- While I may recommend specific apps (which should/may be best) in passing, I wish to try to dwell on what to look particularly for as well as what to avoid.
- Where you can, go for a paid/premium app than otherwise. As this often suggest professional grade quality. And therefore possibly fewer functional flaws.
- This may be obvious but you need an app that cannot be uninstalled (password protected or otherwise – especially where the Settings app cannot be locked).
- The app should be able to auto start after reboot and that promptly.
- If locked apps can still be launched from a home screen or app drawer, the parental controlling app should be able to hide recent apps previews. This can be most useful for locked apps such as YouTube and Google Play Store which could easily show previews of the very content you mean to keep your child from. Ideally, do consider hiding offending apps that you can neither remove no disable, for your child to benefit from the ‘out of sight out of mind’. Hiding can be ideal for apps that may be occasionally needed such as Google Play Store. While permanent removal may be best for apps you never expect to us.
- A launcher based app such as Kids Place can be great for younger children given its approach.
- Be very cautious on pre-bundled browser or app store offers (Unless the app developer is a sound Christian). A worthy child browser should at least support predefining of sites the child could visit – else to offer remote monitoring of history. As well images and ads blocking as well should ideally be offered by the browser. And of cause the browser settings page should be access controlled. Kindly ask us where unsure.
- Also, refuse to take advantage of any Play Store usage control feature. Installation of applications should remain the business of parents as the Play Store cannot be safe for Christian kids even with the parental control feature enabled under settings. Again because this is simply not a Christian developed resource. And older children could use our LC PlayStore where possible. Which lets you access the same Google Play Store without pictures (and enable picture loading on demand).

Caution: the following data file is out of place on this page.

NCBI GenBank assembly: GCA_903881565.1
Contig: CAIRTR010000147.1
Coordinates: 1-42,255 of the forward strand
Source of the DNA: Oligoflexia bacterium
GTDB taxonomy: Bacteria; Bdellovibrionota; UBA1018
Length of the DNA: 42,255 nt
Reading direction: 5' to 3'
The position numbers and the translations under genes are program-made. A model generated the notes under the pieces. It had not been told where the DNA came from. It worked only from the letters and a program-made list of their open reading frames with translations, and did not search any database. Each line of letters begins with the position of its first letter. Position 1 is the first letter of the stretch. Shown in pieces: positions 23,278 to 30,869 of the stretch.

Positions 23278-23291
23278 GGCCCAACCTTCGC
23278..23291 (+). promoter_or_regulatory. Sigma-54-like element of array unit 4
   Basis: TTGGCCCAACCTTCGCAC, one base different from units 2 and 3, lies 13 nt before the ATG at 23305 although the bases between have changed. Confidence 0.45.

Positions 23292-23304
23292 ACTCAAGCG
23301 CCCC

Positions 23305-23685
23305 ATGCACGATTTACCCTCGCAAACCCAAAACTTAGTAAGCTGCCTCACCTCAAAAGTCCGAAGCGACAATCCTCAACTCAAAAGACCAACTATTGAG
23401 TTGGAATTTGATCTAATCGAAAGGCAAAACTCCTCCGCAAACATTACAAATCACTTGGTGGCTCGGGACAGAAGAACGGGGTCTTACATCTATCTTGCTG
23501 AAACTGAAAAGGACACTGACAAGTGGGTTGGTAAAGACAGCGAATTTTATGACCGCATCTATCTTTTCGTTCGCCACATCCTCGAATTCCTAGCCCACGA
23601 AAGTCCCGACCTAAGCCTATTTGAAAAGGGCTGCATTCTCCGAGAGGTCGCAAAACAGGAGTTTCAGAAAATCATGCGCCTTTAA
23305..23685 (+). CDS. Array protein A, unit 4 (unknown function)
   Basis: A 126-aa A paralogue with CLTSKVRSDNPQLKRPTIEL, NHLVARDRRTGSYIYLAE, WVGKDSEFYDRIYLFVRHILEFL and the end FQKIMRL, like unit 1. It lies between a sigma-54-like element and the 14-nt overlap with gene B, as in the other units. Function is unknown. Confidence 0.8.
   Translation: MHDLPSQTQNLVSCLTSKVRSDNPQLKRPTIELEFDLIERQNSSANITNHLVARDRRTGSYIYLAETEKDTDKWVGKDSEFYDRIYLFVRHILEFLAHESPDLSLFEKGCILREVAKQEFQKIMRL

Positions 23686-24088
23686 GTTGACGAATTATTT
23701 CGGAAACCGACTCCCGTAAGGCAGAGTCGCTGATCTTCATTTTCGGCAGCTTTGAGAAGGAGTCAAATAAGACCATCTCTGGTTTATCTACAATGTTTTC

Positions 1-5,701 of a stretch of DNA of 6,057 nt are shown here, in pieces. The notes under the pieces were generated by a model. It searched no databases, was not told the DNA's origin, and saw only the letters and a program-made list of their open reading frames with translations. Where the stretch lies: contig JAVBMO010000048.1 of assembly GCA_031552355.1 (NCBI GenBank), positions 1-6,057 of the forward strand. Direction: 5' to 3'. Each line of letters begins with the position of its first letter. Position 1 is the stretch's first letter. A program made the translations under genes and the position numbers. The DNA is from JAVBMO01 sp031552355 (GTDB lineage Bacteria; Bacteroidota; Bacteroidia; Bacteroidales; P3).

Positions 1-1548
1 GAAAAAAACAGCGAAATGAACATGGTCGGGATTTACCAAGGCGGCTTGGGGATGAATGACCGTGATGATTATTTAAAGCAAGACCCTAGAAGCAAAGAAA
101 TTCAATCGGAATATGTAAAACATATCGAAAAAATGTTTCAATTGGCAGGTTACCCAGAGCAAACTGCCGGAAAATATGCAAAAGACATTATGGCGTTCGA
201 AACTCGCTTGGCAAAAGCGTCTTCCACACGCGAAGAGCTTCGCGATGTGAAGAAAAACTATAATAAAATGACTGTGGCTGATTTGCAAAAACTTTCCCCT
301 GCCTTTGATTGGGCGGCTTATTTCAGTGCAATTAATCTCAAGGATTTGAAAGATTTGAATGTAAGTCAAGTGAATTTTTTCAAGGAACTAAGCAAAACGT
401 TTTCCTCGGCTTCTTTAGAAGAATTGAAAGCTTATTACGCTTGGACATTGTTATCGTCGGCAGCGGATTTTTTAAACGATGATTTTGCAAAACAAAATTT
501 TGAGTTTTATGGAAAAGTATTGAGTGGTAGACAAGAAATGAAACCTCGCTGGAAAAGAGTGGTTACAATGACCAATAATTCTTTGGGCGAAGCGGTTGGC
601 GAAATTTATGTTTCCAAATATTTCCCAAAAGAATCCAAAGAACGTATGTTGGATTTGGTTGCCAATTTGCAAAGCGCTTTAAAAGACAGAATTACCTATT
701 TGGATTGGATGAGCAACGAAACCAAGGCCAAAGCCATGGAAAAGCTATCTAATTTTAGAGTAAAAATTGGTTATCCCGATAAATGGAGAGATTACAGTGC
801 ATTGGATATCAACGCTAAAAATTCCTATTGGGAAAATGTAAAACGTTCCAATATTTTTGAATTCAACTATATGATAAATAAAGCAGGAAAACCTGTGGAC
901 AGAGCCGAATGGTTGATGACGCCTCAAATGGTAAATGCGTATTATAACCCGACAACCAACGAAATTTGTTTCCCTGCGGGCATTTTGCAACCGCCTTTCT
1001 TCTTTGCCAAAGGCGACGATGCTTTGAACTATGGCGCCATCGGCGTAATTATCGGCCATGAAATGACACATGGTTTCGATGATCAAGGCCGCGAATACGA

What could be the ultimate android PC solution
It appears the best recourse should be a situation where a parental control app comes bundled with/or as core system app. Given the same system privileges and priority as others. And included on all preliminary compatibility and consistency tests perfomed on other system app. The app lock application that comes as part of my Huawei device’s core system has been reliable with essentially 0 crashes to my recollection. I reckon therefore that an Android edition that should be built with children Christian wholesomeness in mind should be able to ascertain the desired protection efficacy and reliability. But because we cannot expect Google to carry out these hopeful implementations, Christians shall have to take it upon themselves. Which can either be something as formal as name brand-name marketed device or as casual as the Lineage OS project. But until Christians can undertake any such project, the previously discussed measures (including the root based ones) should stand in fairly well. It can be an even more involved process but those who can (and must) could look into building a custom system (with custom apps and modifications) for their own devices (signed with they own generated key) using the AOSP. This approach lets you add and sign your own custom applications that could otherwise remain user apps.
You can install and run the Noroot firewall on your child’s device. Especially if you expect to run ads powered apps at times with active WIFI or mobile data connection. This aids greatly in blocking app ads. Which can easily be about the very same folly we are trying to keep our kids from. You will need to manually white list any app you need internet access on (once off).
Some tips on buying Android device a child
Where you can help it, go for a device that is not running the newest or recent version of Android. Often times new versions contains changes that takes developers a little while to wrap their heads around and support. Android 10 Go came up with the Draw over app feature disabled for example. A feature that many locking as well as parental control apps (including Kids Place) depended on. At least I know now that the same can be enabled with root privileges. Where you can, purchase a device from name brands. While the price of these may be slightly steep, they are often well provisioned for modifications (as opposed to some low end or off brands which may not come provisioned for bootloader unlocking for example – often need for root).